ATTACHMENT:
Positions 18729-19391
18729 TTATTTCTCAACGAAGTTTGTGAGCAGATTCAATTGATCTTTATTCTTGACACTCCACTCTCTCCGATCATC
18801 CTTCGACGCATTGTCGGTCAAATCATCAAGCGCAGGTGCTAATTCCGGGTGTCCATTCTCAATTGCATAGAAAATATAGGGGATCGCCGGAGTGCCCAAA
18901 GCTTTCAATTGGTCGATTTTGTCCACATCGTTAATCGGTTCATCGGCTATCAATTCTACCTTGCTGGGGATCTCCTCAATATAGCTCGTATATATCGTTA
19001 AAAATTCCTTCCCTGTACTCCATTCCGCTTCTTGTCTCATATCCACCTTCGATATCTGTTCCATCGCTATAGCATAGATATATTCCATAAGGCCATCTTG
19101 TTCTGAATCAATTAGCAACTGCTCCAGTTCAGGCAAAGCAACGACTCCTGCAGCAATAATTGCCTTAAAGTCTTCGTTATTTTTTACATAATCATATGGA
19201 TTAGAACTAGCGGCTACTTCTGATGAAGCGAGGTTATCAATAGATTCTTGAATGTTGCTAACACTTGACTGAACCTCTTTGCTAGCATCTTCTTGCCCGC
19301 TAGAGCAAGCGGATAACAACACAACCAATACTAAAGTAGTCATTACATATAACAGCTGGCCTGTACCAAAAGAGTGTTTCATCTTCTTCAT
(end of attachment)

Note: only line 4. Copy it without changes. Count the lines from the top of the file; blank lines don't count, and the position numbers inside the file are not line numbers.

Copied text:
18901 GCTTTCAATTGGTCGATTTTGTCCACATCGTTAATCGGTTCATCGGCTATCAATTCTACCTTGCTGGGGATCTCCTCAATATAGCTCGTATATATCGTTA